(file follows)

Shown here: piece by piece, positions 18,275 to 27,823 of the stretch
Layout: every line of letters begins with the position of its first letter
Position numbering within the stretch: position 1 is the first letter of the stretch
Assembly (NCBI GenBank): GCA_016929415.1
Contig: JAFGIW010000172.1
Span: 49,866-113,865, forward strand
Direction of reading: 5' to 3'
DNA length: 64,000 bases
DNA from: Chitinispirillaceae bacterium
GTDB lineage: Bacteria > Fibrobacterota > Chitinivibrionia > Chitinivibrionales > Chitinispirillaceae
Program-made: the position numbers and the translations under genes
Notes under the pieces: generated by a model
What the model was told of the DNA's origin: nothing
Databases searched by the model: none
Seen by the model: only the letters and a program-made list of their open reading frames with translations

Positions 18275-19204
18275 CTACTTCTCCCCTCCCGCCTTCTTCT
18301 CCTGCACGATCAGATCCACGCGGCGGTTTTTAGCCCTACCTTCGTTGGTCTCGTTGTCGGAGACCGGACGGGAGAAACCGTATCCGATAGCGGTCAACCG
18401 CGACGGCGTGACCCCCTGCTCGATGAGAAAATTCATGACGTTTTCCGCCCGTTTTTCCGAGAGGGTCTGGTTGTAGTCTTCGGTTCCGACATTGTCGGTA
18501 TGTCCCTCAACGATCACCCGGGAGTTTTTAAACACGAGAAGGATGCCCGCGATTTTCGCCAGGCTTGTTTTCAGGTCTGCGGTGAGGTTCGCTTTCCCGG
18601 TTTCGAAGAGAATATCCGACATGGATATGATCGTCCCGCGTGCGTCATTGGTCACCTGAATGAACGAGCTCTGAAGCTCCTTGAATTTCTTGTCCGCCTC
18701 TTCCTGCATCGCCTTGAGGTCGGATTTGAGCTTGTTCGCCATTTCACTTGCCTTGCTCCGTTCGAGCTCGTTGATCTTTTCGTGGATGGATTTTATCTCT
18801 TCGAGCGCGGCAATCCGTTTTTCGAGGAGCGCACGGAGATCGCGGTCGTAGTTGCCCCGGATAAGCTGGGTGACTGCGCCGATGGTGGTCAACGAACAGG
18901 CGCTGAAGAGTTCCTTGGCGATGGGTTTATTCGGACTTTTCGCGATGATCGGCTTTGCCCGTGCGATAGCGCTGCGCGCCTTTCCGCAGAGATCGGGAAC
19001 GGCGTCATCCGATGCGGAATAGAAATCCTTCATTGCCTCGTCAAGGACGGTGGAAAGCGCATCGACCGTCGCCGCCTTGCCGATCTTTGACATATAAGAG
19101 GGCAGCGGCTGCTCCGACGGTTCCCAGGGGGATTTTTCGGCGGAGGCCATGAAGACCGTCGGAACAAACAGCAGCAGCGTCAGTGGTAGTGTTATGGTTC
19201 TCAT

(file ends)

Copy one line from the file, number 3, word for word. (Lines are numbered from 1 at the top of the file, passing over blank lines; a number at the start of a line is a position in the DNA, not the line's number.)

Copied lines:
Position numbering within the stretch: position 1 is the first letter of the stretch